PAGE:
By Doug Hallett
For the second time in six months, city council has defended CAO Ann Pappert from criticism. Council passed a special resolution reaffirming its confidence in her leadership.
After debate behind closed doors, council unanimously passed a resolution from Coun. Ian Findlay at Monday’s council meeting without discussion. The resolution sought to correct a perception in the media and social media that council had lost confidence in Pappert, he said.
“I think we had a good and frank discussion in camera,” Findlay said in an interview Tuesday. “We put a lot of issues on the table. I think we are ready as a council to move on and start talking about the 2013 budget.”
Pappert drew some public criticism within council last month in the wake of her comments at a budget workshop related to council’s goal of keeping the 2013 city operating budget increase to 3% or less.
Findlay said Tuesday he’d been concerned about “four or five” instances, over the past couple of months, of criticism of Pappert in the media and social media from within the ranks of council. He said he didn’t want to identify any particular councillors whose public comments concerned him, or even specify how many councillors he had in mind when he drew up his resolution.
“I want to move beyond these unfortunate instances that have happened in the past couple of months,” he said.
In a Sept. 21 blog entry on his Ward 2 website, Findlay said politics “does not provide an exemption” from the general business rule that people shouldn’t criticize subordinates publicly. “For those new to leadership positions at the City of Guelph, a code of conduct is provided,” which is enforced by the city’s integrity commissioner, Findlay said in that blog entry.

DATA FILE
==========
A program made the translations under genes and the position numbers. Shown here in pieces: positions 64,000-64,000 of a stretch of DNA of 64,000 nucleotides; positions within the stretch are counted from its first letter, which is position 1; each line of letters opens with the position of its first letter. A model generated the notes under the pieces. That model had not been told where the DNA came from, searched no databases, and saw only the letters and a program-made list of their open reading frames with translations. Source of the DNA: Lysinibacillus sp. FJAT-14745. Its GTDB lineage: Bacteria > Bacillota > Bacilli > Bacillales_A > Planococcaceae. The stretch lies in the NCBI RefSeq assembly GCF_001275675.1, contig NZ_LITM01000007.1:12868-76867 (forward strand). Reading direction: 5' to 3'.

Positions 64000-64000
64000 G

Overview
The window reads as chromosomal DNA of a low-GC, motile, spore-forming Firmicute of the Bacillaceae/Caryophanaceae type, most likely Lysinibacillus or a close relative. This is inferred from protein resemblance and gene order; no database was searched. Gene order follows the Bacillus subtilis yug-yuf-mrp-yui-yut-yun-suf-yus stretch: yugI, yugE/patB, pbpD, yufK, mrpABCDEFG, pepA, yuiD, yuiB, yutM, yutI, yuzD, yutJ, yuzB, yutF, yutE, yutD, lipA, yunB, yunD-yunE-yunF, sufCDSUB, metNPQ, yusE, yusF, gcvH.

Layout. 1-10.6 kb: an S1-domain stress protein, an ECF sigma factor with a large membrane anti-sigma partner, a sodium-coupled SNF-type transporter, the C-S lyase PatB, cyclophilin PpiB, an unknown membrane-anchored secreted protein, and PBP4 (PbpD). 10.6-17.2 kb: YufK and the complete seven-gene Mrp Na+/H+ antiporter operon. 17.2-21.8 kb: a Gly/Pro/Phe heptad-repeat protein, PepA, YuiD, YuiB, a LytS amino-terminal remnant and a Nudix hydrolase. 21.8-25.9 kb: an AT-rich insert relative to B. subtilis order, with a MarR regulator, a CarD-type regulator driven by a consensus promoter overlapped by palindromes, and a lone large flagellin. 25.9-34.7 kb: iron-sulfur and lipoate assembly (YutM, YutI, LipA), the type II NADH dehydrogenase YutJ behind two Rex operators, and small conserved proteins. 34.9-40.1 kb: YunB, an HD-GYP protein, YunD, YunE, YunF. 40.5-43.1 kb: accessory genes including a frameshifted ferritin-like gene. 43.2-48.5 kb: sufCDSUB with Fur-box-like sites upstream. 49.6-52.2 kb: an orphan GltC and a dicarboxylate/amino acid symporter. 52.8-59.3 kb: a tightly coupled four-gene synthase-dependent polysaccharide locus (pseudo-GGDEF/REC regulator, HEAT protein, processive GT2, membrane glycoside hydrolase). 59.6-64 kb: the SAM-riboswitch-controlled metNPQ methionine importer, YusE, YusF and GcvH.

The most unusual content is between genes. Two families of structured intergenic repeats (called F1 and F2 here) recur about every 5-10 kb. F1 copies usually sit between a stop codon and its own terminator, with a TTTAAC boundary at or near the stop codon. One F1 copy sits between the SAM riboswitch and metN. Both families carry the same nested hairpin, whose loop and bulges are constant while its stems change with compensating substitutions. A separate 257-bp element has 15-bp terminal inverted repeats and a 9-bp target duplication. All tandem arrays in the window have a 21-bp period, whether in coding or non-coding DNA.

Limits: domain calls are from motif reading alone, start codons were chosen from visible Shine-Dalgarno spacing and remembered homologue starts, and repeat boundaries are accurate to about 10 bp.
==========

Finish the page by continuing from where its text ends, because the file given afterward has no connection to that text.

“With respect to staff, a guideline is provided within the code: no member shall maliciously or falsely injure the professional or ethical reputation, or the prospects or practice of staff, and all members shall show respect for the professional capacities of the staff of the city,” he wrote.
If councillors have issues about Pappert’s performance, they should be raised in private at the regular performance reviews for her held by council, “not in the media and not in social media,” Findlay said Tuesday. He said his resolution Monday “did not deal with performance. It dealt with leadership.”
Council needs to follow the rule generally followed in the world of business, he said. When it comes to subordinates, “you praise in public and you punish in private. That is how it is in most workplace environments.”
The CAO is the only city hall employee hired directly by council. Pappert became the first female administrative chief in Guelph’s history when council hired her for the job in September 2011, after former CAO Hans Loewig retired. She was hired by Loewig in early 2008 to become the city’s new director of community services after holding a similar post in Kitchener.
The circumstances that led to Monday’s resolution were similar to those that led to a similar special resolution about council’s confidence in Pappert, which was proposed by Coun. June Hofland and passed by council in late April, Findlay said.
Hofland’s motion had followed an April 21 newspaper story which said five councillors – Bob Bell, Jim Furfaro, Cam Guthrie, Andy Van Hellemond and Gloria Kovach – had agreed to contribute $1 each to file a Freedom of Information request with the province for access to a report that Pappert had refused to give to Guthrie.
At the same April meeting, council decided to have the city’s new integrity commissioner, lawyer Robert Swayze, look into events surrounding the April 21 newspaper story. A month later, Swayze issued a report saying Guthrie and Kovach had breached the city’s code of conduct through comments they made in the story.